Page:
Missed Vehicle Damage
Standards to Demand in a Vehicle Inspection
By: Patrick Sundby, Accident Investigator
Specializing in Low Speed and Catastrophic Crashes
Mark Studin DC, FASBE(C), DAAPM, DAAMLP
One of the most common problems with low speed collisions is determining the extent of the damage. The common real world practice is to visually examine the exterior of the vehicle and document any damage. The problem with this is not knowing the extent of the damage behind the exterior panels. Very few cases have had through and complete vehicle examination. The question is why?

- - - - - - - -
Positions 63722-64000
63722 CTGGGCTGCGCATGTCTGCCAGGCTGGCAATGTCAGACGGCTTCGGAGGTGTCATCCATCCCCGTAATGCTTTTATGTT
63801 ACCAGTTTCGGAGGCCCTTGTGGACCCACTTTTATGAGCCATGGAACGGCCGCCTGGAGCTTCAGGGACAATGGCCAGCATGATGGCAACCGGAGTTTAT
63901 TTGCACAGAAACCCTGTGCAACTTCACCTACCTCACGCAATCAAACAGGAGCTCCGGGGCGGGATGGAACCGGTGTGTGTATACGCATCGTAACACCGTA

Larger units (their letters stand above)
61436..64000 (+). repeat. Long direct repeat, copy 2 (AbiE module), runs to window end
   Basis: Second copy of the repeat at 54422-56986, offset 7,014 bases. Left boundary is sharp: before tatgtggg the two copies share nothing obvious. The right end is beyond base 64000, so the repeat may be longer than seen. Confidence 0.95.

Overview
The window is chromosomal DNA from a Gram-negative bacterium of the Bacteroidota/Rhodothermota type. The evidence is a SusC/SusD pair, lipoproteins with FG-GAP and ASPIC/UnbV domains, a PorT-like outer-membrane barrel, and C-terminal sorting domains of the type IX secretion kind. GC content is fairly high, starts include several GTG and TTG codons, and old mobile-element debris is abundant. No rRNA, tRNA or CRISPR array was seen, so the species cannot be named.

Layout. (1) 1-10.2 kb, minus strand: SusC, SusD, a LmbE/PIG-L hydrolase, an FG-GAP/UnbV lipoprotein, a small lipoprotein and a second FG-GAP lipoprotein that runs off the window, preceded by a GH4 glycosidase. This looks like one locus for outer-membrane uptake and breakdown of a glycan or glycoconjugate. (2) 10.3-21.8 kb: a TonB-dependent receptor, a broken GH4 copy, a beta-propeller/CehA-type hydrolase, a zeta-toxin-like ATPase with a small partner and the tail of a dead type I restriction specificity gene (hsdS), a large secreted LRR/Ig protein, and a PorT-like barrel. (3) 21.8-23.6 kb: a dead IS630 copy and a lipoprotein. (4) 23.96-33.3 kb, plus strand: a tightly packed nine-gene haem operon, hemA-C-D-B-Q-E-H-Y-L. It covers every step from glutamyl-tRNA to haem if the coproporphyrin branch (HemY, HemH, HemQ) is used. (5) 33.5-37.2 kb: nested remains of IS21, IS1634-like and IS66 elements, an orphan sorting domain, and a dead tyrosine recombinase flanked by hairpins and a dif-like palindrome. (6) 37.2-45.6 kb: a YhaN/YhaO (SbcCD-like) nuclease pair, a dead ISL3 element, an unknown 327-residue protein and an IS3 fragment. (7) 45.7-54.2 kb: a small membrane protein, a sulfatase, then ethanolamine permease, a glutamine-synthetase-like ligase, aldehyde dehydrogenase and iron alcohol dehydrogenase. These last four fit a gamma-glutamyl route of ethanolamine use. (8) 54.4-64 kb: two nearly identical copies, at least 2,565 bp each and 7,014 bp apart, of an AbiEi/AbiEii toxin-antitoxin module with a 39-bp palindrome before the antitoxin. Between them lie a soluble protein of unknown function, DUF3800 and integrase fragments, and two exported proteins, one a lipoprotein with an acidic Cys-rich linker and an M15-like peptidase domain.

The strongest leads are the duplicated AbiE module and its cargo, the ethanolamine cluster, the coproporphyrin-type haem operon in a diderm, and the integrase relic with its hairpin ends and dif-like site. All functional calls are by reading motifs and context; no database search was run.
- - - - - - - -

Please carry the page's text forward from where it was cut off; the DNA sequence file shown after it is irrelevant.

The crash Reconstructionist has a tedious job ahead of him when facing a collision with what appears to be minimal damage at first glance. Happer et al (2003) acknowledges different vehicles will have different damage, or appearance of damage, at the same speed due to different designs. The goal of the paper was to provide a sound method for determining the severity of a collision. Happer et al (2003) also states the physical evidence remaining after the impact must be reviewed and this process begins with dividing bumpers into three categories. In this writing we will focus on the second one, reinforcement beams with a polymer absorber. These bumpers are categorized as having a metal reinforcement beam with a polymer absorber behind a plastic or urethane cover; this is the bumper to focus on as the vast majority of the vehicles on the road today are constructed in this manner.